energy sanctions

Government support measures can’t offset the full impact of higher inflation and lower external demand

The slowdown in manufacturing output and deterioration of confidence indicators presage a worsening environment for French industry, which is already struggling with higher input costs, supply chain disruptions, and heightened uncertainty due to the war in Ukraine. The adoption of energy sanctions will greatly exacerbate the operating environment for MNCs, which can expect a marked decline in demand for B2B and B2C goods. Consequently, MNCs will need to emphasize any cost-saving benefits associated with their offerings and consider more flexible pricing or bundling strategies to stem an anticipated drop in sales volumes.


The S&P Global France Manufacturing Purchasing Managers’ Index dropped 2.5 points to 54.7 in March. Notably, the rise in new orders hit a five-month low. Looking forward, demand is expected to continue to slide as firms attempt to pass on a larger portion of higher production costs to customers. These dynamics square with weaker confidence indicators. In March, business confidence plunged 6 points to 1.1, its lowest reading since June 2021. Consumer confidence reversed its February gains, dropping a whopping 10.6 points to -17.9.

Due to the current inflationary environment, the government reduced the electricity tax from EUR 22.50 per megawatt hour to EUR 0.50 for businesses until January 2023. It has also offered grants of up to EUR 25 million for energy-intensive industries, expanded state-guaranteed loans, extended furlough aid to additional sectors, and provided subsidies for small export firms.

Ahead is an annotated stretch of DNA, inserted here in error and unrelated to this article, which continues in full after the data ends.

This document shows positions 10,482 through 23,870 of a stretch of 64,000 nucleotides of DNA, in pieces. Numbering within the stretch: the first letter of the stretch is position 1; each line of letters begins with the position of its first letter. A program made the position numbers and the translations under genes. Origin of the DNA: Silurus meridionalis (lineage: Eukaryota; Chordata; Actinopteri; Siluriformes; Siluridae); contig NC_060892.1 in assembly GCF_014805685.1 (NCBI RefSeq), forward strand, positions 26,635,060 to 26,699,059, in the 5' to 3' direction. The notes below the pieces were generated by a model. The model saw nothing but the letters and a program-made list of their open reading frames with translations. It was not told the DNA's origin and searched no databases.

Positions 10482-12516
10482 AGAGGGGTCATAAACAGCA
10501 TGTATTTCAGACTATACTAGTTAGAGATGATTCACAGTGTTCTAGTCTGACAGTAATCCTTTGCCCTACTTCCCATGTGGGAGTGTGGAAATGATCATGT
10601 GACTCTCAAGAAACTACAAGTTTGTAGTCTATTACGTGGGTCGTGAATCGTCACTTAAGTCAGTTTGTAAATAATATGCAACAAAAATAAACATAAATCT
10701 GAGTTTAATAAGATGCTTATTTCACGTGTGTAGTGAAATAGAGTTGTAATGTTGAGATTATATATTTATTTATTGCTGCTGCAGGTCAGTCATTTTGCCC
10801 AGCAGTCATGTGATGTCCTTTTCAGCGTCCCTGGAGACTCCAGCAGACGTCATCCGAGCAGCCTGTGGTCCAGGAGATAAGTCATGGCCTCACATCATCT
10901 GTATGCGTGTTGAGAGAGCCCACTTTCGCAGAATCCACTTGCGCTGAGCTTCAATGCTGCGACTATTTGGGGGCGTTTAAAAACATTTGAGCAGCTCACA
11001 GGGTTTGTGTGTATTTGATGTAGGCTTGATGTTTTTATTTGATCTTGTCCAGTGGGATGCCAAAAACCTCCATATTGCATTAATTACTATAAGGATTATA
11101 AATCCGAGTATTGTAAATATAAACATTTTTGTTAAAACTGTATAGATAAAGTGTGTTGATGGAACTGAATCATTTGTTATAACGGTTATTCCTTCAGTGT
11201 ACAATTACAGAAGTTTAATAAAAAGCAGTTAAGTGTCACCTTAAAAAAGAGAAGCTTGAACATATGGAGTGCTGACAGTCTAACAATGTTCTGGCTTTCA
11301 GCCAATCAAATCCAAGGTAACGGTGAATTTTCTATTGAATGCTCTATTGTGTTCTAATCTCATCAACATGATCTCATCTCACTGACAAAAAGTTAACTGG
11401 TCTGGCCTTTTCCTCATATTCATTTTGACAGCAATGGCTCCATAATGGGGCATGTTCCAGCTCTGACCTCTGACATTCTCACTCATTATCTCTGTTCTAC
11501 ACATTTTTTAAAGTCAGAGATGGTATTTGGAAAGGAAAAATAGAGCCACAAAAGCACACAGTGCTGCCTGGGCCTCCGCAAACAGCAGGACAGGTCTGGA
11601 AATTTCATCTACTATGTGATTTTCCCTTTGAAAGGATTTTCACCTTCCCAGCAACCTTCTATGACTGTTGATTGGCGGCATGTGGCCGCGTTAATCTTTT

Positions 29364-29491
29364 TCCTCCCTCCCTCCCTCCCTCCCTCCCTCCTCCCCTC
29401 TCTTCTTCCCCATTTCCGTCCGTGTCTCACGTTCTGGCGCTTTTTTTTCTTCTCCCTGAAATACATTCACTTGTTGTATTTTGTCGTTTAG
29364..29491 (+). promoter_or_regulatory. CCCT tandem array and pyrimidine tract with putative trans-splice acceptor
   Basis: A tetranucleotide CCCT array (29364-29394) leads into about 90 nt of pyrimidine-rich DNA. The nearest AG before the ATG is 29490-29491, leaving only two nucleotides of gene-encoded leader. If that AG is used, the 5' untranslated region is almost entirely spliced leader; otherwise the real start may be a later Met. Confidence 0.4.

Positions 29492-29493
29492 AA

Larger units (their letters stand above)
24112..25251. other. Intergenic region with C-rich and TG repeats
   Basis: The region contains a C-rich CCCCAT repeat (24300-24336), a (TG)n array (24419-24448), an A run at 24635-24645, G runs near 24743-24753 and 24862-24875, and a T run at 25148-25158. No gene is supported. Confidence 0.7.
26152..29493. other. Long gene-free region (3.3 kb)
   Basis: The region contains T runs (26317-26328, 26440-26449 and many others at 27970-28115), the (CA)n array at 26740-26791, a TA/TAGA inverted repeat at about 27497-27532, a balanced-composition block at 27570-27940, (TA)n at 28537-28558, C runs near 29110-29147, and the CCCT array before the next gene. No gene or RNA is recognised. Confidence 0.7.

The impact of Russian energy sanctions on French industry would be primarily felt through the economic contraction in key European export markets for both finished and intermediate goods. Specifically, lower demand would adversely impact French exports of electronic goods to Belgium, while anticipated rationing of energy and associated production slowdowns would disrupt automotive supply chain links with Italy and Germany.

Our View

The base-case scenario for France is predicated on the continued supply of Russian energy sources. However, the inflationary environment will persist as Europe moves to gradually wean itself off Russian coal, gas, and oil imports. This, in turn, will depress both investment and consumer spending. Although the government has introduced numerous energy support measures, this spending will only partially alleviate the financial pinch on firms and consumers. Moreover, these measures can’t ameliorate other difficulties, such as supply chain disruptions and lower external demand. As a result, GDP growth would slow to 2.1% in 2022, rebounding slightly to 2.3% in 2023. A downside scenario envisions the full cessation of oil and gas imports to Europe, resulting in GDP growth contracting by 1.8% in 2022. Growth would subsequently recover by 2.1% in 2023, partially boosted by a statistical effect, with output growth softening to 1.6% the following year. Under the upside scenario, a rapid de-escalation of the war in Ukraine would help moderate energy prices. That said, the inflationary environment and intensification of supply chain issues resulting from weeks of conflict in Ukraine mean GDP growth would come in at 3.1% in 2022, which is 0.7 ppts below our initial forecasts at the beginning of the year.

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